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Re: back to pteros

----- Original Message -----
From: "David Peters" <davidrpeters@earthlink.net>
Sent: Monday, August 01, 2005 1:26 PM

The first ptero egg turned out to be an anurognathid. You're not going to get
additional rostrum shortening in this clade,

Why? I can easily imagine it. For example my rostrum is _a lot_ shorter than even that of the quite immature holotype of *Anurognathus ammoni*. And that in spite of the fact that my eyes are much smaller relative to total head size.


Note that the rostrum shows no shortening whatsoever.

Compared to, say, an adult *Dsungaripterus*, your reconstruction _is_ quite cute. Not any cuter than a 1-year-old crocodile, but still! That said, I doubt the existence of the skull you "found" in the first place... look, it has a hole instead of a braincase...

Your examples of gharials and cranes unfortunately slipped back into archosaurs,
which are born cuter than most, as noted earlier.

I haven't seen enough hatchling lepidosaurs to be able to support that statement.

with regard to David Marjanovic's entreaties to find examples where the Photoshop
method works better than microscopic observations, I can think of only a one
example where that has been tested by others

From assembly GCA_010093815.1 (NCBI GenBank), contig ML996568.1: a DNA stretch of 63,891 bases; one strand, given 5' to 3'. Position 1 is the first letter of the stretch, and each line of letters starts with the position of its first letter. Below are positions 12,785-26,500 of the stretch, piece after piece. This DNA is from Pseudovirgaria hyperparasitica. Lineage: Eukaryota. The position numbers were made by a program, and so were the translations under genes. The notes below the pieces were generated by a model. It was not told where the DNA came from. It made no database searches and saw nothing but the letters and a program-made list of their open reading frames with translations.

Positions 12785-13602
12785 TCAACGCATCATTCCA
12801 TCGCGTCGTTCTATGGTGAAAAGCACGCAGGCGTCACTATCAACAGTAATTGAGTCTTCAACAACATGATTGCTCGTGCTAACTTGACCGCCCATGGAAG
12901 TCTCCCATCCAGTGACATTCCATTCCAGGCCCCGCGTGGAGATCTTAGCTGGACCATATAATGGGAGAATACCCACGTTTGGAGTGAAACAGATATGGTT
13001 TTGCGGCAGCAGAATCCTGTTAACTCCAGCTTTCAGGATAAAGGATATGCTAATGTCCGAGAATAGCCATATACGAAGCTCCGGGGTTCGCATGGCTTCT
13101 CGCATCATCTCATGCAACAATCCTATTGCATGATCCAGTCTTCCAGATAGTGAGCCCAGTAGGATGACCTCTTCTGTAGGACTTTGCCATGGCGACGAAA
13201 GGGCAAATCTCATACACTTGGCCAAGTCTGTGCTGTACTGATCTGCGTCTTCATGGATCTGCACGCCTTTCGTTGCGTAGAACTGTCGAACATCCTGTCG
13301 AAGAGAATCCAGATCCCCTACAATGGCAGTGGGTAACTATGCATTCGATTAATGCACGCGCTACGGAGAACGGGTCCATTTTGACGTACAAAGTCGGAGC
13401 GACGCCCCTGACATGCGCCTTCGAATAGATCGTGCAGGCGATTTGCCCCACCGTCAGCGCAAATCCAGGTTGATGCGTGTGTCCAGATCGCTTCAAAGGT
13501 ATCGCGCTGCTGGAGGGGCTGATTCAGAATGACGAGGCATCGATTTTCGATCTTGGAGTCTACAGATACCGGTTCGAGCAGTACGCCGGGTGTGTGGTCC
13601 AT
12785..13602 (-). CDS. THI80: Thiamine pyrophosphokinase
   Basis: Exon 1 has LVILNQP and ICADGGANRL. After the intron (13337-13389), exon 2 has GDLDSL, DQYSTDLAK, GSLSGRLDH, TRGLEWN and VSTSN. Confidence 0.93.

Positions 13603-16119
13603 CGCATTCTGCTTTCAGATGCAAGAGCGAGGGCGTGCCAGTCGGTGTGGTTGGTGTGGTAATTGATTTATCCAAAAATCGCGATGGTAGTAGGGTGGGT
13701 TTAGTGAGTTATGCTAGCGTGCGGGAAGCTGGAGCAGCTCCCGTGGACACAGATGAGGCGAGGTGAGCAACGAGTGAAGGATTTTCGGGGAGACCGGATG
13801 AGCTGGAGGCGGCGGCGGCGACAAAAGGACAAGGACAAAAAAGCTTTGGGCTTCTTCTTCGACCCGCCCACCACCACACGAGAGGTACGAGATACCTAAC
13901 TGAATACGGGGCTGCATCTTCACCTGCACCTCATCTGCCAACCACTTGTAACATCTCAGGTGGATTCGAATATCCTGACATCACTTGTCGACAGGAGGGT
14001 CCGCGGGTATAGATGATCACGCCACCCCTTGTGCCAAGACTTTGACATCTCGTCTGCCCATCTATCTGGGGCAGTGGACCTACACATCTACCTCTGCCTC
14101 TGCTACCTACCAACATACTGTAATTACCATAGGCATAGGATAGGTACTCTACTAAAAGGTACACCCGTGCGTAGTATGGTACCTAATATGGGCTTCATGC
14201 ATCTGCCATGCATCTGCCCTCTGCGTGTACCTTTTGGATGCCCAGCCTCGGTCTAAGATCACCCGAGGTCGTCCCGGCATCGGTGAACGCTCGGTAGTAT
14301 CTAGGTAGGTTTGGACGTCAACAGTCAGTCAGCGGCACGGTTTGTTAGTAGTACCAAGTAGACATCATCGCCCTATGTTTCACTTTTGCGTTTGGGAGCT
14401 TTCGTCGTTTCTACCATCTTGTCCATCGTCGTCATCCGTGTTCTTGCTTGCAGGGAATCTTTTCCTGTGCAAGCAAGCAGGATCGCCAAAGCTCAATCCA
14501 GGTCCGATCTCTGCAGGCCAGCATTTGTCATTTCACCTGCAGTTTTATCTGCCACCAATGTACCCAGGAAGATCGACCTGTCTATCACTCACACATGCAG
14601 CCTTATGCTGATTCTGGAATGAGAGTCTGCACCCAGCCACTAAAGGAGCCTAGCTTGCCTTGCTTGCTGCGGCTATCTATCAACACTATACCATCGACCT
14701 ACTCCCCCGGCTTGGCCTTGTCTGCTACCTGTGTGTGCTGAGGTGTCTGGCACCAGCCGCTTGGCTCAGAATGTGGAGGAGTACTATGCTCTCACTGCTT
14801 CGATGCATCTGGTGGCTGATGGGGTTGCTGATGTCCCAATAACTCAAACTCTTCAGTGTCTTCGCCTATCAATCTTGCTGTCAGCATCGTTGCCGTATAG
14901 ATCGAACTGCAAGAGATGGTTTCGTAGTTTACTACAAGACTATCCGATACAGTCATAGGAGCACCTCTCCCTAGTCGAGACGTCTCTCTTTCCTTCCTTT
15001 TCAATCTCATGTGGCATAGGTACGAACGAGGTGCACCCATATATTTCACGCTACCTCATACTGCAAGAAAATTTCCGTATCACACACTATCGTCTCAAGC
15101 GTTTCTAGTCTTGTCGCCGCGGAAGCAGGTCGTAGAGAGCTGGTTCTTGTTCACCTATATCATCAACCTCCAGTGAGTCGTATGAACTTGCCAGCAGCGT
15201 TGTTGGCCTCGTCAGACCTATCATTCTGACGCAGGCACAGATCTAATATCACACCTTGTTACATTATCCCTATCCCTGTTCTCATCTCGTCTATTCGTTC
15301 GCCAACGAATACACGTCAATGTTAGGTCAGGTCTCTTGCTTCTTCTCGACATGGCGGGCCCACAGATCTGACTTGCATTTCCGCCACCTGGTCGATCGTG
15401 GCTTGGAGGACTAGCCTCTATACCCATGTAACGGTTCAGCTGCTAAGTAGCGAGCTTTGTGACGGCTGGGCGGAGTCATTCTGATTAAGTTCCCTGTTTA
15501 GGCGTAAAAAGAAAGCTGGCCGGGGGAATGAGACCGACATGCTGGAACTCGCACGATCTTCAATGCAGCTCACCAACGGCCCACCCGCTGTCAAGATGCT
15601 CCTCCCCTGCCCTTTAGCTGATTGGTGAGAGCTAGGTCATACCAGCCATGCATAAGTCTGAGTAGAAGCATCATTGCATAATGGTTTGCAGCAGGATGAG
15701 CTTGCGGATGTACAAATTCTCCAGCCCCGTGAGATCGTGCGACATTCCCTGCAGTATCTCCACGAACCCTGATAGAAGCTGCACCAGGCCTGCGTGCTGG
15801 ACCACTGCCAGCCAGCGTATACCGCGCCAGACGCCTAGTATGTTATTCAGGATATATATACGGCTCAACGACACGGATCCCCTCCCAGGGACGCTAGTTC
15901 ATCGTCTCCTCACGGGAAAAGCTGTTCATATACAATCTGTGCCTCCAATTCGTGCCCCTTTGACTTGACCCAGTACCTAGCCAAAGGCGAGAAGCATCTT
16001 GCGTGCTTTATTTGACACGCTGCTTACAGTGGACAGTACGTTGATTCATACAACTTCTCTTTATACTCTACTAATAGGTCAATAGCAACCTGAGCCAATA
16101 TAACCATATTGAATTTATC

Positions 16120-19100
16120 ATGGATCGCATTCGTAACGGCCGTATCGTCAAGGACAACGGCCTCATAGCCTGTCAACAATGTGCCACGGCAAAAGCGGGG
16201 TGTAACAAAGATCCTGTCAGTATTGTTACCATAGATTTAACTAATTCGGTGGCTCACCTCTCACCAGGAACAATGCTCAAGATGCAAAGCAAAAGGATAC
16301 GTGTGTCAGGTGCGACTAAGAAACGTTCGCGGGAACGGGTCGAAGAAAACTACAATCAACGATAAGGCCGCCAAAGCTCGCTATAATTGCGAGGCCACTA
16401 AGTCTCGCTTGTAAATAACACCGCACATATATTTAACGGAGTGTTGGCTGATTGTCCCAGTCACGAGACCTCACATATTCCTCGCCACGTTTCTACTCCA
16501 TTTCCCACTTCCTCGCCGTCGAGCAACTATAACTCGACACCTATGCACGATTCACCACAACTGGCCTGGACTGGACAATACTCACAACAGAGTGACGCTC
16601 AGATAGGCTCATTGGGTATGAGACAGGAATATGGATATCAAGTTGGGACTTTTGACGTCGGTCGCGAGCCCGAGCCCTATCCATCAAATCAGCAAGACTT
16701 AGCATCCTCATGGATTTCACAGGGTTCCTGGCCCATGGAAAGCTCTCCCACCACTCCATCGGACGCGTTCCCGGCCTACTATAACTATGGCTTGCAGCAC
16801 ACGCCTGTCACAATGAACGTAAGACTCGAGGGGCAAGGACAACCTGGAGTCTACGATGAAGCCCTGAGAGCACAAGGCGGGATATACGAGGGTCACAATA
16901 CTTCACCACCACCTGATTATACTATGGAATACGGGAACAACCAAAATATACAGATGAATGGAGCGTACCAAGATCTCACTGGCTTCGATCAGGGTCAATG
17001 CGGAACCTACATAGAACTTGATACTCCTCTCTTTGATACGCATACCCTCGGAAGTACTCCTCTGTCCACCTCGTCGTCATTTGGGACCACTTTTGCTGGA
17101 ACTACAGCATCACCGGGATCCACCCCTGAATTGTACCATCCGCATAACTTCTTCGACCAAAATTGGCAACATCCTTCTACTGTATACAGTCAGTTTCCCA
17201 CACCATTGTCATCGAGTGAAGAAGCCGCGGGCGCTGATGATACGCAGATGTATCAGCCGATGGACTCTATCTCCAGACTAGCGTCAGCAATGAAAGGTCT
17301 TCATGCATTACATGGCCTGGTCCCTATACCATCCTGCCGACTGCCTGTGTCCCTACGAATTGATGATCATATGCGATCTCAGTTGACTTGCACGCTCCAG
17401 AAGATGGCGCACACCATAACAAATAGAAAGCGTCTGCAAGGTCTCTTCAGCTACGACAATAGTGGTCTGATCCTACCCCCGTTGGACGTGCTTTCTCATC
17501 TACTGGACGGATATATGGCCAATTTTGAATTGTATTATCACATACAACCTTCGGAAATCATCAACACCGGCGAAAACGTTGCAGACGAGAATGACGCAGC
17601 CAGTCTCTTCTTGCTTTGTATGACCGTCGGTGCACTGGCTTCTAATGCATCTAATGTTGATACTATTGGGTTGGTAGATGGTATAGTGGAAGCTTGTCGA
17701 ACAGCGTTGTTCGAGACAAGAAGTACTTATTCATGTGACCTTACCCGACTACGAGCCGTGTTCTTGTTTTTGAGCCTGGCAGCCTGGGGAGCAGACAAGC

1. The original Langobardisaurus paper by Silvio Renesto described a complete
skeleton with a skull and cervical series preserved beneath the rib cage. The
reconstruction showed a rather low skull with Macrocnemus proportions. My tracing
of a photo indicated a large, short-snouted, giant orbit (rather juvenile in all
aspects!) skull that subsequently was validated by the third Langobardisaurus
specimen with a skull out in the open.

How detailed was your tracing? Was it just a big triangle with a big circle near one edge? Or was it recognizable as a prolacertiform skull? In the former case I don't know how I could tell that single occurrence apart from a coincidence.

Other observations, such as the posterior of Longisquama, the forelimbs of
Sharovipteryx, the narrow chord wing on Sordes, the palate of Jeholopterus, the
sclerotic ring that turned out to be a premaxilla in Tischlinger's tiny
anurognathus and the like, have yet to be considered by others in print ? one way
or the other. Private requests to demonstrate alternate reconstructions and
phylogenies based on same have all gone unanswered ? but you can't blame them if
there's nothing there!

Unfortunately -- I'm not trying to be funny here -- many people believe there is such a thing as a question that doesn't "deserve" an answer. Some of those people seem to think you're just a generic pseudoscientist, and think it's a waste of time to discuss with pseudoscientists. For example, it took _decades_ before someone wrote a book that debunks Erich von Däniken (who gets rich by saying everything prehistoric was done by the extraterrestrials or at least for them), and not because it would have been difficult!

Anyone willing to sponsor me a trip to Kirgizstan or wherever the fossil of *Longisquama* resides, and to bribe or otherwise persuade the curators into letting me prepare it further? I'd be glad to test hypotheses like the hindquarters and the single or triple antorbital fenestra... a good look at the parabelievable parafeathers would be great while I am at it... Seriously. I think I could interrupt the work on my thesis for a few weeks.